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Publication numberUS20090106948 A1
Publication typeApplication
Application numberUS 11/925,063
Publication dateApr 30, 2009
Filing dateOct 26, 2007
Priority dateOct 26, 2007
Publication number11925063, 925063, US 2009/0106948 A1, US 2009/106948 A1, US 20090106948 A1, US 20090106948A1, US 2009106948 A1, US 2009106948A1, US-A1-20090106948, US-A1-2009106948, US2009/0106948A1, US2009/106948A1, US20090106948 A1, US20090106948A1, US2009106948 A1, US2009106948A1
InventorsJoseph V. Lopez, Edward B. Hubben, Joshua Lynn Scott
Original AssigneeLopez Joseph V, Hubben Edward B, Joshua Lynn Scott
Export CitationBiBTeX, EndNote, RefMan
External Links: USPTO, USPTO Assignment, Espacenet
Method and apparatus for retaining elongated flexible articles including visual inspection apparatus inspection probes
US 20090106948 A1
Abstract
A tie for retaining a length of an elongated flexible article can include a strap having a proximal end for attachment to an attachment location of the elongated flexible article and a distal end. For retaining a length of an elongated flexible article, a proximal end of a strap can be attached to an attachment location, and an extending portion of the strap can be wrapped around a bundle of flexible article sections, and then secured by securing a more distally located section of the strap to a more proximally located section thereof.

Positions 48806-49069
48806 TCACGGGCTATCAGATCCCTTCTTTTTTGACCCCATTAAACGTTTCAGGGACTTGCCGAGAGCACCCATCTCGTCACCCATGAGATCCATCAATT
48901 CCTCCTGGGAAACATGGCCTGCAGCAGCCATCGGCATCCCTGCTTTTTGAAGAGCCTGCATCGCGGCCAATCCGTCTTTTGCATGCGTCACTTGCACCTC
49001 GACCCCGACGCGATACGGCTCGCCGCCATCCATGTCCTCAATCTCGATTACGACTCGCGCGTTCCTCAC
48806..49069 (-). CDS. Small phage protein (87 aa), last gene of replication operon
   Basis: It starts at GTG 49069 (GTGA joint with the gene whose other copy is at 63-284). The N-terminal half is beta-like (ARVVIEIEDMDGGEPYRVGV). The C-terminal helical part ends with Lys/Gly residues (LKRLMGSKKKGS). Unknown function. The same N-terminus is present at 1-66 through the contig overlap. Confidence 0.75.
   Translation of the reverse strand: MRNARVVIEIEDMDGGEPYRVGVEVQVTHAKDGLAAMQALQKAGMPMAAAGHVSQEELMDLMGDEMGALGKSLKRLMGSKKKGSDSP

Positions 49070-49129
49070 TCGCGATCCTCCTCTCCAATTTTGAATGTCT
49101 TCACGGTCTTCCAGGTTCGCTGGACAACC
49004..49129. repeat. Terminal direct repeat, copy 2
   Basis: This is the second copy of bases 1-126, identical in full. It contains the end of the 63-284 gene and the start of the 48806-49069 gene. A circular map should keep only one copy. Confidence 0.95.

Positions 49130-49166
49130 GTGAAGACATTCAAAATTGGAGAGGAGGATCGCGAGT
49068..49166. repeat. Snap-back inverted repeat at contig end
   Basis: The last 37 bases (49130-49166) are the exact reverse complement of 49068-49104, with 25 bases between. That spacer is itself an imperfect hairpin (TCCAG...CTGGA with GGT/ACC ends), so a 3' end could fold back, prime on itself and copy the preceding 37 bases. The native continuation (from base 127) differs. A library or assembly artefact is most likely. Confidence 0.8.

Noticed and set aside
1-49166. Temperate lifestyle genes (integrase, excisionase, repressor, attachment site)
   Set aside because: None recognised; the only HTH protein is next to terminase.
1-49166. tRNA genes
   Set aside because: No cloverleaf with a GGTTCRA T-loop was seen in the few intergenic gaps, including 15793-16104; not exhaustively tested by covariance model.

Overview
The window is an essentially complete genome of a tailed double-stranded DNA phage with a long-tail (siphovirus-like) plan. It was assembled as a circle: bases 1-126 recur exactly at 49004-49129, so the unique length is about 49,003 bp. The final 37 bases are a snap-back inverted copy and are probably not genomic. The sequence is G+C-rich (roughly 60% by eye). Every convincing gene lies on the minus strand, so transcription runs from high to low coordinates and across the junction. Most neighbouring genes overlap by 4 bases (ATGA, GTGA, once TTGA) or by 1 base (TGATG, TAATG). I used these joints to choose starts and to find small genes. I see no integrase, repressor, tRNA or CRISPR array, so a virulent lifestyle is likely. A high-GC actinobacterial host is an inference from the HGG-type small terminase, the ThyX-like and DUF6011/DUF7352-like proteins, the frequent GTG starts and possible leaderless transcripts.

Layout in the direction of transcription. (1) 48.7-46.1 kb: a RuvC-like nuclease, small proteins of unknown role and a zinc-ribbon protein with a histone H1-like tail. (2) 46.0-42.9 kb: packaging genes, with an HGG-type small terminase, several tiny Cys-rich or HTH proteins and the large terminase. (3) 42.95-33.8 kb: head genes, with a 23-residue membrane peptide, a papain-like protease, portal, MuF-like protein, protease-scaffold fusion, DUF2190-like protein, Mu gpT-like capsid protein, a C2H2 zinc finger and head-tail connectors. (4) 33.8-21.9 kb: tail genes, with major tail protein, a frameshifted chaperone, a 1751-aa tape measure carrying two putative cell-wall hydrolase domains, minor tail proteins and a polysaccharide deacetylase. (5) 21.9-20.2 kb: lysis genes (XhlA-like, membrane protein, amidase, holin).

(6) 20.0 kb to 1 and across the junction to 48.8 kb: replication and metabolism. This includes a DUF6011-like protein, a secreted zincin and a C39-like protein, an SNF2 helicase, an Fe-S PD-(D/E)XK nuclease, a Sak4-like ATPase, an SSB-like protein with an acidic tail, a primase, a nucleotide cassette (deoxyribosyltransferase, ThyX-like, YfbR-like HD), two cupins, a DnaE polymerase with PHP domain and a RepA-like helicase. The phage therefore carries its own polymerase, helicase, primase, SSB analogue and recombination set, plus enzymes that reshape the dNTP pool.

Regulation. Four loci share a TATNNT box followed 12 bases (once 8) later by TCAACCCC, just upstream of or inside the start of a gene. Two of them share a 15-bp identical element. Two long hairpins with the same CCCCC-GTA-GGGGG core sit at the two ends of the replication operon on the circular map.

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Claims(24)
1. A method for retaining a length of an elongated flexible article in relation to a section of said elongated flexible article, said method comprising the steps of:
providing a tie including a strap having a proximal end and a distal end, wherein said proximal end has at least one hole formed thereon;
threading said elongated flexible article through said at least one hole and moving said strap to a desired attachment location of said elongated flexible article so that said strap has an extending portion extending from said attachment location;
coiling said elongated flexible article into a coil configuration;
wrapping said extending portion of said flexible tie around a bundle comprising a plurality of sections of said elongation flexible article, said bundle being defined when said elongated flexible article is in said coil configuration; and
securing a more distal section of said strap to a more proximal section of said strap for securing of said elongated flexible article.
2. The method of claim 1, wherein said providing step includes the step of providing hook and loop type fasteners and wherein said securing step includes the step of utilizing said hook and loop type fasteners.
3. The method of claim 1, wherein said providing step includes step of providing a button and at least one button hole, and wherein said securing step includes the step of utilizing said button and said at least one button hole.
4. The method of claim 1, wherein said securing step includes the step of utilizing an external fastening device.